Wednesday, October 11, 2006

A re-look at Gallaudet

Last Spring, when she was named president, I wrote a couple of posts about the newly named president, Jane Fernandes. It turned out to be the two most read posts of this blog. The spike was amazing. Emotions then were running very high. That seems to have escalated.

In the time that I have been a professor I have had the opportunity to teach a couple of deaf students. There were a couple of things that amazed me about that experience. First, as with all other translators, at first it is a bit disconcerting to work with a signer. After a while you get to ignore it. But it takes some practice. Second, the speed with which both students used their IM capabilities was amazing. They both used a Sidekick and their ability to type out stuff, like questions was amazing. In one course, the student participated in a debate on an issue we were discussing and I soon forgot that she was typing her answers. That was an eye opening experience for me.

In the last few weeks the problem with the President Elect has increased. News reports in the NYT suggest that a group of students closed the campus down. The retiring president, in a statement from the website commented "We have shown extraordinary restraint in the face of extreme provocation over the past several weeks." He goes on to say “Civility, integrity, and truth are victims today, held hostage as much as our beloved campus is. I have been asked why I haven’t used police to end the stand off. It is because I care about the safety of all of our students more than the protestors care about anything but getting their way. This illegal and unlawful behavior must stop. The faculty members who are instigating and manipulating the students have simply gone too far in pursuit of their own agendas. If there is a confrontation, the dissenters will have caused it. They must take full responsibility for the consequences of their actions, including possible suspension and arrest.”

The president elect has used similar language in her statements. Perhaps, both could benefit from some reading about how colleges and universities have successfully dealt with student protests. Both statements seem almost patronizing to the demands of the students. When I wrote about this earlier, the protesters responded that one of their concerns was the way that the administration dealt with them during the search.

The most telling statement in the NYT article is from a student who is one of the protesters. He commented that the president elect had previously served as provost - the chief academic leader of the University. He raised a question about the 40% graduation rate. If those numbers are true, then the board should be concerned about affirming a leader who has not been able to move that percentage up. The chair of the board of trustees expressed concern in a statement about the safety of the students - I would have been more impressed with her if she had also expressed some concern about the 40% graduation rate.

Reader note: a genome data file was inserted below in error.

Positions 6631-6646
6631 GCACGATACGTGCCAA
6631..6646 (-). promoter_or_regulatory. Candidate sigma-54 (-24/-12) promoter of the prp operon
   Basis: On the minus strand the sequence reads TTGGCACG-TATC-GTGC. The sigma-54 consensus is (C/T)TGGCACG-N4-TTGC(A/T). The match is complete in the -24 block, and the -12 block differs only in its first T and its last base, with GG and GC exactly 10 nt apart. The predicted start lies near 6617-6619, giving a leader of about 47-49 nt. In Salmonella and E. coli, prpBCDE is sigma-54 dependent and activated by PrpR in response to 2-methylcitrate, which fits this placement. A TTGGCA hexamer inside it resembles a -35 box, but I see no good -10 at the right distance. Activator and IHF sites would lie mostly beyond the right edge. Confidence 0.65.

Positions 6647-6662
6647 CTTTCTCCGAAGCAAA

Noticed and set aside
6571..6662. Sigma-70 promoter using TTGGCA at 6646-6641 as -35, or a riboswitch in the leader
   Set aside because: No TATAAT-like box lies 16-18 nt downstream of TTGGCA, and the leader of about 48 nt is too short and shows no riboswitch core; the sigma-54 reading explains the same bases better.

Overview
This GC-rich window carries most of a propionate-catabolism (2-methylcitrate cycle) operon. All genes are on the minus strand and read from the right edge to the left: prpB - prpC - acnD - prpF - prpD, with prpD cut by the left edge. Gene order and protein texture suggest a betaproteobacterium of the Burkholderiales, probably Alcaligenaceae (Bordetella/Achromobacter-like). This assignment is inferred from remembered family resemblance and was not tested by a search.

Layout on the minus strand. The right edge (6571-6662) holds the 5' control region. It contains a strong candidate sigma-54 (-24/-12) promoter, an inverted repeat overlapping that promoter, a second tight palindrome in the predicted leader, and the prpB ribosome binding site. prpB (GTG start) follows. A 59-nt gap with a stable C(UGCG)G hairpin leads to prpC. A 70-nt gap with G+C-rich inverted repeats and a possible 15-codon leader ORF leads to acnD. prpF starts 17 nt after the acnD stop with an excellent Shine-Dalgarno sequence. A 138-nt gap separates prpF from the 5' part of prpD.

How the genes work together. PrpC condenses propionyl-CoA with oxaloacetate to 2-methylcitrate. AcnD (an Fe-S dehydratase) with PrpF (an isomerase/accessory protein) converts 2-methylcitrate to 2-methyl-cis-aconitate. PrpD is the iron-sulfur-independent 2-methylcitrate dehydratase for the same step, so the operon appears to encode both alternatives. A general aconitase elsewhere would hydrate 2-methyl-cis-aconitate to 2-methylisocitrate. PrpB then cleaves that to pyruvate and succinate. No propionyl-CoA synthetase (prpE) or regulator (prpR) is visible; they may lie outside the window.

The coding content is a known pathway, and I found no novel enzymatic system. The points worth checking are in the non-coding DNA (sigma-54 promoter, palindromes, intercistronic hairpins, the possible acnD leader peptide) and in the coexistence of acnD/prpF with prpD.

The Washington Post in an editorial yesterday commented "Students at Gallaudet University are entitled to protest the school's choice of president if they so choose. They're entitled to protest how that choice was made. They're not entitled to hold hostage the educational hopes of their classmates. Doing so undermines the legitimacy of their campaign and strikes at the heart of the nation's leading institution of higher education for the deaf." I am not a fan of protests but I am not sure I agree with the Post's conclusion. In the end this kind of disruption does as the Post suggested, disturbs the educational dreams of students. But the board needs to consider the consequences of how to resolve this - it also needs to assist whoever is the next president with raising graduation rates at the University. All of the sources that I have read on this suggest that Fernandes is well qualified and yet there is that nagging notion that a 40% graduation rate is totally unacceptable. Students at the university should have a reasonable expectation that once enrolled they will graduate. So in this case I understand the tactics of the students. At one point the administration and the protesters explored whether it would be a good idea to do an independent review of the search process. That sounds like a good idea to me.

The politics in the deaf community are intense. I hope this is resolved soon. Gallaudet is an internationally recognized resource. It deserves a leader who can meet the needs of students.

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